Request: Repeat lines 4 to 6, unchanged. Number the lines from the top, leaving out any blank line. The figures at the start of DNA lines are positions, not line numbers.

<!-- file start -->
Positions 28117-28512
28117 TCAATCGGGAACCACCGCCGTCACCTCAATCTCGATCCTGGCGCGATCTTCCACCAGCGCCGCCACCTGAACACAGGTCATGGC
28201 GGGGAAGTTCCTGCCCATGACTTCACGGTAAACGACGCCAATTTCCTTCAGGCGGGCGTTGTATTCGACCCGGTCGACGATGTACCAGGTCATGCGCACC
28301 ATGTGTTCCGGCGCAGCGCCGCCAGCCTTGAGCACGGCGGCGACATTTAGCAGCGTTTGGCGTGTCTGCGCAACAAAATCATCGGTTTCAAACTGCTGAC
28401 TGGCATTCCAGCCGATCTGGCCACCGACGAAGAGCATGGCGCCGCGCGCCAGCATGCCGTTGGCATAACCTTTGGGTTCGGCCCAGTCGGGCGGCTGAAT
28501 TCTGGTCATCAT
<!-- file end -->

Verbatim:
28301 ATGTGTTCCGGCGCAGCGCCGCCAGCCTTGAGCACGGCGGCGACATTTAGCAGCGTTTGGCGTGTCTGCGCAACAAAATCATCGGTTTCAAACTGCTGAC
28401 TGGCATTCCAGCCGATCTGGCCACCGACGAAGAGCATGGCGCCGCGCGCCAGCATGCCGTTGGCATAACCTTTGGGTTCGGCCCAGTCGGGCGGCTGAAT
28501 TCTGGTCATCAT